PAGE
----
We seem to have been hearing a lot about television at the moment – you now need a TV licence to watch BBC iPlayer from September, and the Great British Bake Off is in the process of moving to Channel 4.
Fraudsters like to pick up on any current trend to confuse their victims and get their hands on their bank account details. And that's exactly what's been happening with their latest scam – the TV licence scam.
To make sure you don't fall for a scam like this, we're going to take you through the details of the scam and how to spot it.
Criminals have been sending out fake emails supposedly from TV Licensing claiming that victims are due a refund for overpayments. In a bid to get the bank account details of the victim, the email states that their bank details need to be updated before a refund can be issued.
The email links to a site made to look like the TV Licensing's official website and features a form for the victim to enter their details. The form may look authentic but it's just a tool to help the fraudster's get their hands on your bank details and access your account.
ActionFraud report that there has been a sharp rise in the number of people getting in touch about these bogus emails in recent weeks. This isn't the only email scam that's been doing the rounds lately either – scammers have been targeting Apple and Netflix customers with a similar phishing scam.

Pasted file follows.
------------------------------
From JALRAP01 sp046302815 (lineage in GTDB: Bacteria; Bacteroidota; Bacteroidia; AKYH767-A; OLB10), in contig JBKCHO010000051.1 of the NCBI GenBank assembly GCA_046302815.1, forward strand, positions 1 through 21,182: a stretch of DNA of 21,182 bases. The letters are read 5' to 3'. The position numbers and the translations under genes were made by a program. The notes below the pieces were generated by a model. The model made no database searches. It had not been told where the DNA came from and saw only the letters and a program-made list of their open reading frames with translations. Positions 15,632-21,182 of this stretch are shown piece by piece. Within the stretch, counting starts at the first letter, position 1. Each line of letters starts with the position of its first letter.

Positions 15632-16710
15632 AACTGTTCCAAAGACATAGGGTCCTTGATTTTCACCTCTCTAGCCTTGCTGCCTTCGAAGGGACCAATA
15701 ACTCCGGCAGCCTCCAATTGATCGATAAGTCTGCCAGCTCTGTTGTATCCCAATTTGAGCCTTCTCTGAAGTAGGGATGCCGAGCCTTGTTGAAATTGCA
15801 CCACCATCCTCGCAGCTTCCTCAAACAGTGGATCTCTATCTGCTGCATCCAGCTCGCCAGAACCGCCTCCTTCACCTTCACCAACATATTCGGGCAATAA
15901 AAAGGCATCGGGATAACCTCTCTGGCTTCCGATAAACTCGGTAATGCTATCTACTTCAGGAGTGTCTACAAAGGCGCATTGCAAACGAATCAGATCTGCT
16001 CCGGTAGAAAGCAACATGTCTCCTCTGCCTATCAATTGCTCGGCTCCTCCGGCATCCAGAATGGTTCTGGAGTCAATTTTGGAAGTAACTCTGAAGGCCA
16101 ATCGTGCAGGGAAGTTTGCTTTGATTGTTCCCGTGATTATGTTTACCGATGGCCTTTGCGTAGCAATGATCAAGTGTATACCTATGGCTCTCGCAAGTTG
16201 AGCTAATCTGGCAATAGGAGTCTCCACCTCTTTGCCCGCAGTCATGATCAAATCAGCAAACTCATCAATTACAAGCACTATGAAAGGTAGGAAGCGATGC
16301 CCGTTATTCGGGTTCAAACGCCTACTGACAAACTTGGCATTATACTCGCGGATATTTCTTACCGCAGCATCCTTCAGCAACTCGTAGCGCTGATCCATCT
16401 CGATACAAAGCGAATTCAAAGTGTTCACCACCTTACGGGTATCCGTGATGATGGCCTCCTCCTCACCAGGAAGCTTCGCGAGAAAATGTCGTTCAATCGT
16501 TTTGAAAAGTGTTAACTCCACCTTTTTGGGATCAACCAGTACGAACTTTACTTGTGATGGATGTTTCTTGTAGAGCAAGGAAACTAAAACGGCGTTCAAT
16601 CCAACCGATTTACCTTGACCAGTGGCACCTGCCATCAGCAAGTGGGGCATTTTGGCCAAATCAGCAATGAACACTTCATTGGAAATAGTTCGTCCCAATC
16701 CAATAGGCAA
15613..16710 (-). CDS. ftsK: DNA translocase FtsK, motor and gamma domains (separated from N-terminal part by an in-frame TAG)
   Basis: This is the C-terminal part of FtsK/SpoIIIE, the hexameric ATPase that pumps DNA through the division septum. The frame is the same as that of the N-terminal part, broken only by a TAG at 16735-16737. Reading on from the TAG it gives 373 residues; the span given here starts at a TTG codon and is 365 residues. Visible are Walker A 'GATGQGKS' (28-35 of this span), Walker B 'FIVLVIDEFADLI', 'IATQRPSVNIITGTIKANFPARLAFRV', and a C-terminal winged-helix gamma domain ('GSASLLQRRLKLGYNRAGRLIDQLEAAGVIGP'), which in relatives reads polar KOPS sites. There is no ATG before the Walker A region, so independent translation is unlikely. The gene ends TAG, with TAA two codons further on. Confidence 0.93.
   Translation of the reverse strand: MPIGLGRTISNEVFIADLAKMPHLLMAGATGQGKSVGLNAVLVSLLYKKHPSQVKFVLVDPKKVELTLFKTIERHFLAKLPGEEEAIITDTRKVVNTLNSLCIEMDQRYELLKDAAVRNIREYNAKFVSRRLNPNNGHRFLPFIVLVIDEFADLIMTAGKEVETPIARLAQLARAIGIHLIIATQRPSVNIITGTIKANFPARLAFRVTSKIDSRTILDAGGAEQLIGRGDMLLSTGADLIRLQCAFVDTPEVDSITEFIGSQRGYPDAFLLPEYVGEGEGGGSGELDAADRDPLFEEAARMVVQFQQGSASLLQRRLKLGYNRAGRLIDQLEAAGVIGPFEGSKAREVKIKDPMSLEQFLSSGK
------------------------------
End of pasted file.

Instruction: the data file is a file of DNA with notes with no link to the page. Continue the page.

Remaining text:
What to look out for
The first thing to note is that TV Licensing will never contact you by email concerning refunds – so if you think you may be due a refund, apply via the official TV Licensing website.
To help you spot this scam and other phishing emails scams, we're going to take you through some of the common giveaways.
• Grammatical errors or spelling mistakes are tell-tale signs of a fake email – so look out for these.
• Check the email address that the email was sent from. It may say that it's from TV Licensing but that doesn't mean it's not been sent from an unofficial address – click the address bar to find this out.
• Never open links or attachments on an email you don't recognise. You can find out the true destination of the URL by hovering over the link to discover where it's really taking you.
• Fraudsters tend to start their emails will generic greetings such as "Dear customer" or "Dear member" as they tend to send these emails out in bulk. If you receive an email with a generic greeting, check it through thoroughly.
• Always follow your instincts – if something doesn't quite look right, it probably isn't.
Think you've already fallen for this scam? You can report it to Action Fraud using their online reporting tool and receive a police crime reference number.
Get an email that you're not sure about? You can always send it to email@example.com and we’ll let you know if it’s genuine or not.